If it LOOKS like a caterpillar and ACTS like a caterpillar-it may be a sawfly larva

Timothy J Gibb, Department of Entomology, Purdue University

Caterpillars are the larval form of butterflies and moths, and belong to the order Lepidoptera. Sawfly larvae may look like caterpillars, but belong to an entirely different order of insects (Hymenoptera). In fact, sawflies are much more closely related to bees and wasps than they are to butterflies and wasps.

The photos shown of Mallow sawfly were taken by John Obermeyer and serve to illustrate a question that we get in the Insect Diagnostic Laboratory quite frequently. ……. Are these caterpillars or are they sawflies?

So, how can one tell the difference between a sawfly larva and a caterpillar - especially when both are found feeding on the foliage of trees and other plants?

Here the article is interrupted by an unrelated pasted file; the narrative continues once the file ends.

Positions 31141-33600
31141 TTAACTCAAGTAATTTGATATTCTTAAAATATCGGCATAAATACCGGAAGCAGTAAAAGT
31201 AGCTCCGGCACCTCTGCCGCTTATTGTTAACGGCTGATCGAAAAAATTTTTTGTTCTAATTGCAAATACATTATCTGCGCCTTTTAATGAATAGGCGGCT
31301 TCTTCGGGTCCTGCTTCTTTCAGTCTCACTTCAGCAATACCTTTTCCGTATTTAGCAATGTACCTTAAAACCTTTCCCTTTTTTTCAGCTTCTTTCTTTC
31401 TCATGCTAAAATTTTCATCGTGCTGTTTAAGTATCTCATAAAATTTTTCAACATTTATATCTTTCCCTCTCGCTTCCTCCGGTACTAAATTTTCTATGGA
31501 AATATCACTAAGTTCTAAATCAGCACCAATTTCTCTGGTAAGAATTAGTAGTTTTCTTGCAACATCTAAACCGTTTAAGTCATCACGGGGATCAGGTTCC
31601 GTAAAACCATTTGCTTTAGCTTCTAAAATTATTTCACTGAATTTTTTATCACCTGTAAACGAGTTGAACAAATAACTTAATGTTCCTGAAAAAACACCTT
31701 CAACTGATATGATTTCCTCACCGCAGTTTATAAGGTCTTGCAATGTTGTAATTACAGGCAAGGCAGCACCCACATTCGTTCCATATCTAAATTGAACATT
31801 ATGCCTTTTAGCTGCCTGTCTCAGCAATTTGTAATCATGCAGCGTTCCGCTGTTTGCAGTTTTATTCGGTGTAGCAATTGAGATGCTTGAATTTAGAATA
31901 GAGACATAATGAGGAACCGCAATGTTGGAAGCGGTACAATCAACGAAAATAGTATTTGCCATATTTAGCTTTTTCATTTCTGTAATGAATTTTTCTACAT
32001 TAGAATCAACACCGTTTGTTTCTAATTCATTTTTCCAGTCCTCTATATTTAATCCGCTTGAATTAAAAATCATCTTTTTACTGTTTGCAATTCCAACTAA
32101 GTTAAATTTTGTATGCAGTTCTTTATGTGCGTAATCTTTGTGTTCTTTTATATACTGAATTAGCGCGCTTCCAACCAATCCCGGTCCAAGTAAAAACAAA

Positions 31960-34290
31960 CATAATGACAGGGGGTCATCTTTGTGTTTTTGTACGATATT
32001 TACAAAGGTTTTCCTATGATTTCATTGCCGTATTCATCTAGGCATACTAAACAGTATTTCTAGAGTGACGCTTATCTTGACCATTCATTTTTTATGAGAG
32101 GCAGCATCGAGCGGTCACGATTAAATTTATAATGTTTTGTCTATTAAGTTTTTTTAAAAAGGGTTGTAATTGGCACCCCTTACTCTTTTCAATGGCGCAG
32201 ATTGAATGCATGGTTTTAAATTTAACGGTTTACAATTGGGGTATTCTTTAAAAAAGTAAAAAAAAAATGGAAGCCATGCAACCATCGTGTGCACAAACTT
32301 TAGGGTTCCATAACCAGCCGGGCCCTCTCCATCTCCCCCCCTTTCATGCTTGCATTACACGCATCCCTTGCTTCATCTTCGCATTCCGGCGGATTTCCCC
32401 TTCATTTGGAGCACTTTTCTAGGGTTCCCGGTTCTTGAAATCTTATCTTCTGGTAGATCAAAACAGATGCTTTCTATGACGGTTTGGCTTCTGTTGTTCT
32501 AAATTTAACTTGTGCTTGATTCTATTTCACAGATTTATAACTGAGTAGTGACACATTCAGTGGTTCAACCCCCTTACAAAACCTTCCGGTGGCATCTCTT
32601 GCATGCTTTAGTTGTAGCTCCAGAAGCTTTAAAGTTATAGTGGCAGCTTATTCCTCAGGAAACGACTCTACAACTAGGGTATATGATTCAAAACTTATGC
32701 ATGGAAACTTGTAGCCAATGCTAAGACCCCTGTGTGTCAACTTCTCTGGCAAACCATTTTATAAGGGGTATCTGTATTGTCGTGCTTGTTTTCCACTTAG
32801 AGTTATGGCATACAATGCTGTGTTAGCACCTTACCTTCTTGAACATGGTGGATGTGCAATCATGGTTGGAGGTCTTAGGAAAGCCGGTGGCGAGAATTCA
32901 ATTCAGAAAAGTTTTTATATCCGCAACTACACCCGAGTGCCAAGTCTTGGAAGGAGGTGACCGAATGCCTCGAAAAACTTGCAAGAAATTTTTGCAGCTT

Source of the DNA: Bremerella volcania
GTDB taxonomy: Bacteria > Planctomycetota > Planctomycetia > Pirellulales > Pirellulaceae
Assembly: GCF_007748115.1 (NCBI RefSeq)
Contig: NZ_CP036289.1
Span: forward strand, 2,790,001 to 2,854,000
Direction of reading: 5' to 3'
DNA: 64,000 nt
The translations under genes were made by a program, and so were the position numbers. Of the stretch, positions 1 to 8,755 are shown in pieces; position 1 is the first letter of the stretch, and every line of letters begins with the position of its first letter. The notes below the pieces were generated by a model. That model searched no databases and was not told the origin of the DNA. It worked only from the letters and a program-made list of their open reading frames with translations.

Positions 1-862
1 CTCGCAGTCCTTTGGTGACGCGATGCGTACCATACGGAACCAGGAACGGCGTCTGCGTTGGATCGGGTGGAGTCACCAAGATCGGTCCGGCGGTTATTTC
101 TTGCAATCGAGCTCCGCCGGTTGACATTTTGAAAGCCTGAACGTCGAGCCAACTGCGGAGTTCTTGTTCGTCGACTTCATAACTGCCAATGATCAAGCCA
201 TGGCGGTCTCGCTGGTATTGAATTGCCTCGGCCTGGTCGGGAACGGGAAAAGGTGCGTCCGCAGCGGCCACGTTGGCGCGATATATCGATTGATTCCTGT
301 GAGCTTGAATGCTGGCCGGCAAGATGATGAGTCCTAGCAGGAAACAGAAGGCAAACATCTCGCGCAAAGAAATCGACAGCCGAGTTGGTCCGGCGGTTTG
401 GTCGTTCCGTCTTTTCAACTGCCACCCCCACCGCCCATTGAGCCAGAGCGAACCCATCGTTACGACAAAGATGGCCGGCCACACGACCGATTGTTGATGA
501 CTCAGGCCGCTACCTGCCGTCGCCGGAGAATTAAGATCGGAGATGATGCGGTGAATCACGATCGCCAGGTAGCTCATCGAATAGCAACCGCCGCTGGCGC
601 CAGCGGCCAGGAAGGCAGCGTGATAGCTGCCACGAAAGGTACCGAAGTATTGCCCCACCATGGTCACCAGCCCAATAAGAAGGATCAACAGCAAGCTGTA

The secret answer lies underneath the insect in the form of prolegs. Prolegs are stubby and fleshy, unsegmented legs, usually found in pairs on the 3rd through 6th abdominal segments of caterpillars. These are the structures that help them climb vertical stems or even crawl upside down on the undersides of leaves. Caterpillars may have up to five pairs of abdominal prolegs but never more. Sawfly larvae always have six or more pairs.

If there is still a question and a form of magnification is available, look for the presence of tiny hooks (called crochets) on the ends of their prolegs. Caterpillars have them - sawflies do not.

Knowing how to determining whether a specimen is a sawfly or a caterpillar may impress your friends but how important is it in real life?

Answer: It is of prime of importance when it comes to controlling them. Some pesticides (such as Bt, (Bacillus thuringiensis) kill caterpillars easily but are ineffective against sawflies.

On the other hand, pesticides that traditionally are effective against bees and wasps are also effective sawfly larvae.

The bottom line is that not all caterpillar-like insects are caterpilllars. You should always be certain that it is a caterpillar before you apply caterpillar controls.

Sawfly larvae can cause serious harm to certain plants. They most always feed in large groups and when they do so on evergreen plants such as pine trees, they can cause irreparable damage in a very short time.

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